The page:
Solver::Summary summary; | |

Solve(options, &problem, &summary); | |

loss_function->Reset(new HuberLoss(1.0), TAKE_OWNERSHIP); | |

Solve(options, &problem, &summary); | |

Theory | |

------ | |

Let us consider a problem with a single problem and a single parameter | |

block. | |

.. math:: | |

\min_x \frac{1}{2}\rho(f^2(x)) | |

Then, the robustified gradient and the Gauss-Newton Hessian are | |

.. math:: | |

g(x) &= \rho'J^\top(x)f(x)\\ | |

H(x) &= J^\top(x)\left(\rho' + 2 \rho''f(x)f^\top(x)\right)J(x) | |

where the terms involving the second derivatives of :math:`f(x)` have | |

been ignored. Note that :math:`H(x)` is indefinite if | |

:math:`\rho''f(x)^\top f(x) + \frac{1}{2}\rho' < 0`. If this is not | |

the case, then its possible to re-weight the residual and the Jacobian | |

matrix such that the corresponding linear least squares problem for | |

the robustified Gauss-Newton step. | |

Let :math:`\alpha` be a root of | |

.. math:: \frac{1}{2}\alpha^2 - \alpha - \frac{\rho''}{\rho'}\|f(x)\|^2 = 0. | |

Then, define the rescaled residual and Jacobian as | |

.. math:: | |

\tilde{f}(x) &= \frac{\sqrt{\rho'}}{1 - \alpha} f(x)\\ | |

\tilde{J}(x) &= \sqrt{\rho'}\left(1 - \alpha | |

\frac{f(x)f^\top(x)}{\left\|f(x)\right\|^2} \right)J(x) | |

In the case :math:`2 \rho''\left\|f(x)\right\|^2 + \rho' \lesssim 0`, | |

we limit :math:`\alpha \le 1- \epsilon` for some small | |

:math:`\epsilon`. For more details see [Triggs]_. | |

With this simple rescaling, one can use any Jacobian based non-linear | |

least squares algorithm to robustified non-linear least squares | |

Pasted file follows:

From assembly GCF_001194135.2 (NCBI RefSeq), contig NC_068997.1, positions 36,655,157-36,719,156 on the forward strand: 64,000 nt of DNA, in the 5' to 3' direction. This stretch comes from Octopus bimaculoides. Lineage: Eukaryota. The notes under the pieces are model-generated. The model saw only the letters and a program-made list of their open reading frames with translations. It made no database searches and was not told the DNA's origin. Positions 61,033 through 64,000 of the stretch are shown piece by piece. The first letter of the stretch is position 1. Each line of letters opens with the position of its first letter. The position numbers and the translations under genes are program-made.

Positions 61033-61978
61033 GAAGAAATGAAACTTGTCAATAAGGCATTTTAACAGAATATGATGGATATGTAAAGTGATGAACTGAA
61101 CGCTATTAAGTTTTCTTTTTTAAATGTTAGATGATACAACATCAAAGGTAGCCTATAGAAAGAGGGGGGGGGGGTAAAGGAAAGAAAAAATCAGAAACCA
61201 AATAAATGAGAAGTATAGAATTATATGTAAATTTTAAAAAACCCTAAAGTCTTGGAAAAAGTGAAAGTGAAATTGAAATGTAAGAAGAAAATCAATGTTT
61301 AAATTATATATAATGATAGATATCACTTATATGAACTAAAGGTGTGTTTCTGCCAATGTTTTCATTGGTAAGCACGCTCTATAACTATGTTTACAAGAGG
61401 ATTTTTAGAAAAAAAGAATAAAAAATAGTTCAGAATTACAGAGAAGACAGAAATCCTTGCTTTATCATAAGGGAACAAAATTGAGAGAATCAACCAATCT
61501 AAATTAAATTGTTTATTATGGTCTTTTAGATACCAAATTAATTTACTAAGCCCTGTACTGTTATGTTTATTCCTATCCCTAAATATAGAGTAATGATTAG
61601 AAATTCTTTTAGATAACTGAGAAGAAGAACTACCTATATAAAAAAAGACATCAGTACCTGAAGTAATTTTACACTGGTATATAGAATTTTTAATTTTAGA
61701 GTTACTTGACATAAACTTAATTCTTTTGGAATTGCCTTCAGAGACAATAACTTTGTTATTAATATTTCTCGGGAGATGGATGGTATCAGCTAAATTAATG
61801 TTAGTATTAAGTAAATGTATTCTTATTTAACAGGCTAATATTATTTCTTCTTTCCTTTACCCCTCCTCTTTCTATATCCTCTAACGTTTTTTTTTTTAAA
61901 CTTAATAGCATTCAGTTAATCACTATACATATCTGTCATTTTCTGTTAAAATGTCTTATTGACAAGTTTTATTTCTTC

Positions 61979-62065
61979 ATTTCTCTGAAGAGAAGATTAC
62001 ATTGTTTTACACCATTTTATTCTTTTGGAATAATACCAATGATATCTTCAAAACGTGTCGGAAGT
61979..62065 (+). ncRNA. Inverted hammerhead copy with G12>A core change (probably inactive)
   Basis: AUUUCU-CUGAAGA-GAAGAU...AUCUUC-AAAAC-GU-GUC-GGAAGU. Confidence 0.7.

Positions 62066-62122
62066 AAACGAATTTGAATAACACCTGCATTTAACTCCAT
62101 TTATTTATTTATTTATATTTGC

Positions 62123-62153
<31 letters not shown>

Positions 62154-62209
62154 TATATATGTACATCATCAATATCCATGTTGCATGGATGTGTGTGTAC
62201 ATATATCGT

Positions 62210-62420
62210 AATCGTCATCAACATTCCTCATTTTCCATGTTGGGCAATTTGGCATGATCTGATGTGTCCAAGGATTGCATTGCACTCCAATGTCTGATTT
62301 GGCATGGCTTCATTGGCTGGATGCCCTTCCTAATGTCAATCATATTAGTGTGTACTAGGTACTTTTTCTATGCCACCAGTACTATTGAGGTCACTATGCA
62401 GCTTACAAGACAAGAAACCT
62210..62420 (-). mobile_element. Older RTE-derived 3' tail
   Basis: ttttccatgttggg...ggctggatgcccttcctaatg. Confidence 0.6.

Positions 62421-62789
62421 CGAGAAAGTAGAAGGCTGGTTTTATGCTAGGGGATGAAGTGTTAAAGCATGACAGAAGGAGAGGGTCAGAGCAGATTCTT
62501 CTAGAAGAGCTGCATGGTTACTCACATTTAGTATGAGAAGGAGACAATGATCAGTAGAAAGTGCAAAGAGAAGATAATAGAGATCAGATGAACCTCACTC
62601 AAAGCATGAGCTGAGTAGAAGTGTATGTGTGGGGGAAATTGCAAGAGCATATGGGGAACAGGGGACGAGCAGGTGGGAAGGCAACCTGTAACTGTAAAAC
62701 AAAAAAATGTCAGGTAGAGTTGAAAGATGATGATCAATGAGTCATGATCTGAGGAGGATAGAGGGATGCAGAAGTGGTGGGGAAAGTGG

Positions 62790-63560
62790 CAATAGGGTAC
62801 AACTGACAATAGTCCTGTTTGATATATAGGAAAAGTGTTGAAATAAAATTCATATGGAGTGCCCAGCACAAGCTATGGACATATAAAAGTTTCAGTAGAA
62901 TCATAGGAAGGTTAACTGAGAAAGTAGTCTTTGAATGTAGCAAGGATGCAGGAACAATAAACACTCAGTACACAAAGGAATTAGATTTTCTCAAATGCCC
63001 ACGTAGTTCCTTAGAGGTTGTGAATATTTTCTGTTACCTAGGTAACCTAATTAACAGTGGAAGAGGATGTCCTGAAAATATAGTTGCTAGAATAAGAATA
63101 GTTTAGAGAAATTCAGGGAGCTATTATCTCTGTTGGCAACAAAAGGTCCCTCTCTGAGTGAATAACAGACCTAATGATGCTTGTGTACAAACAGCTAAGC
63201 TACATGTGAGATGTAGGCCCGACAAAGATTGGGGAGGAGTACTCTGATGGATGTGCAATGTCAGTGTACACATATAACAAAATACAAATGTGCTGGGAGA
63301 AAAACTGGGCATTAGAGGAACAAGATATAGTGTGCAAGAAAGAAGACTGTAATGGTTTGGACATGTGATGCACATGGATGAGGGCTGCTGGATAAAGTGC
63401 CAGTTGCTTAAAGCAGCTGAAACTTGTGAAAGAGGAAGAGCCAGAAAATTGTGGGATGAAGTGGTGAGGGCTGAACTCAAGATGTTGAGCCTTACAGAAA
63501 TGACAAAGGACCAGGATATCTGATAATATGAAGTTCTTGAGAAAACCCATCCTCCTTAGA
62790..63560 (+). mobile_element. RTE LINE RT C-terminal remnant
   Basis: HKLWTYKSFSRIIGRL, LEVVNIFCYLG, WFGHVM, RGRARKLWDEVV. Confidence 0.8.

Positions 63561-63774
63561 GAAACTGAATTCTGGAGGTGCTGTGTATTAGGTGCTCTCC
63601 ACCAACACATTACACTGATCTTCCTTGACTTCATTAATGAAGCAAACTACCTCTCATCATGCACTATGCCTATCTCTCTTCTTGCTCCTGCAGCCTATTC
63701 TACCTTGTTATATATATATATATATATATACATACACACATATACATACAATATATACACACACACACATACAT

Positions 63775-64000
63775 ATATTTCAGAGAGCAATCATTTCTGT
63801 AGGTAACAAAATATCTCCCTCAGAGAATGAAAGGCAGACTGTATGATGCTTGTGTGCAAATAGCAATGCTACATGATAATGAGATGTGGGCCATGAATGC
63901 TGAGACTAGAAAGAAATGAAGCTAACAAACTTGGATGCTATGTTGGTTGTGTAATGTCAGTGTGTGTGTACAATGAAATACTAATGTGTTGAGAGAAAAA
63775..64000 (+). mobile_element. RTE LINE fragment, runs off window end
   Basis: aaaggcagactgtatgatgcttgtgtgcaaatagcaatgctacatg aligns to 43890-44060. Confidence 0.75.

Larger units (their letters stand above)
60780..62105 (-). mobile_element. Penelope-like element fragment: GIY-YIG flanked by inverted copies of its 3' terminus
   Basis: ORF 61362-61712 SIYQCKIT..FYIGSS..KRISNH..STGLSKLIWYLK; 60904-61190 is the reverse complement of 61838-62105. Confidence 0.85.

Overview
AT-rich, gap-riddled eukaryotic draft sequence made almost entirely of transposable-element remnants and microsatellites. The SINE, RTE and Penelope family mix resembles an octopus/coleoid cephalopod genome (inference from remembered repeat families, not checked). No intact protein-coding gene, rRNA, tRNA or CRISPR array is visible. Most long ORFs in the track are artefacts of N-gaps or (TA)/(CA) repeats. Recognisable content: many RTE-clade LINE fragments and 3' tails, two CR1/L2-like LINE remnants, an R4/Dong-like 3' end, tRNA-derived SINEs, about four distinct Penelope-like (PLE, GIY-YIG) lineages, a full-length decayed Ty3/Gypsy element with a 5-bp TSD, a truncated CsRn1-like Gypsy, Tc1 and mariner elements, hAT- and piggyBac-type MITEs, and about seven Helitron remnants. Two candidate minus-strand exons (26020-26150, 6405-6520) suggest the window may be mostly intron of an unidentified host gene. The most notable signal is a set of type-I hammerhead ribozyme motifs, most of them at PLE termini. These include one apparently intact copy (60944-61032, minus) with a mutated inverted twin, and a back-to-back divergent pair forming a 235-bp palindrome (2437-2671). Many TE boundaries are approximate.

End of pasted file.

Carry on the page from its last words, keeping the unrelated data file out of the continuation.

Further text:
problems. | |

:class:`LocalParameterization` | |

============================== | |

.. class:: LocalParameterization | |

.. code-block:: c++ | |

class LocalParameterization { | |

public: | |

virtual ~LocalParameterization() {} | |

virtual bool Plus(const double* x, | |

const double* delta, | |

double* x_plus_delta) const = 0; | |

virtual bool ComputeJacobian(const double* x, double* jacobian) const = 0; | |

virtual bool MultiplyByJacobian(const double* x, | |

const int num_rows, | |

const double* global_matrix, | |

double* local_matrix) const; | |

virtual int GlobalSize() const = 0; | |

virtual int LocalSize() const = 0; | |

}; | |

Sometimes the parameters :math:`x` can overparameterize a | |

problem. In that case it is desirable to choose a parameterization | |

to remove the null directions of the cost. More generally, if | |

:math:`x` lies on a manifold of a smaller dimension than the | |

ambient space that it is embedded in, then it is numerically and | |

computationally more effective to optimize it using a | |

parameterization that lives in the tangent space of that manifold | |

at each point. | |

For example, a sphere in three dimensions is a two dimensional | |

manifold, embedded in a three dimensional space. At each point on | |

the sphere, the plane tangent to it defines a two dimensional | |

tangent space. For a cost function defined on this sphere, given a | |

point :math:`x`, moving in the direction normal to the sphere at | |

that point is not useful. Thus a better way to parameterize a point | |

on a sphere is to optimize over two dimensional vector | |

:math:`\Delta x` in the tangent space at the point on the sphere | |

point and then "move" to the point :math:`x + \Delta x`, where the | |

move operation involves projecting back onto the sphere. Doing so | |

removes a redundant dimension from the optimization, making it | |

numerically more robust and efficient. | |

More generally we can define a function | |

.. math:: x' = \boxplus(x, \Delta x), | |

where :math:`x'` has the same size as :math:`x`, and :math:`\Delta | |

x` is of size less than or equal to :math:`x`. The function | |

:math:`\boxplus`, generalizes the definition of vector | |

addition. Thus it satisfies the identity | |

.. math:: \boxplus(x, 0) = x,\quad \forall x. | |

Instances of :class:`LocalParameterization` implement the | |

:math:`\boxplus` operation and its derivative with respect to | |

:math:`\Delta x` at :math:`\Delta x = 0`. | |

.. function:: int LocalParameterization::GlobalSize() | |

The dimension of the ambient space in which the parameter block | |

:math:`x` lives. | |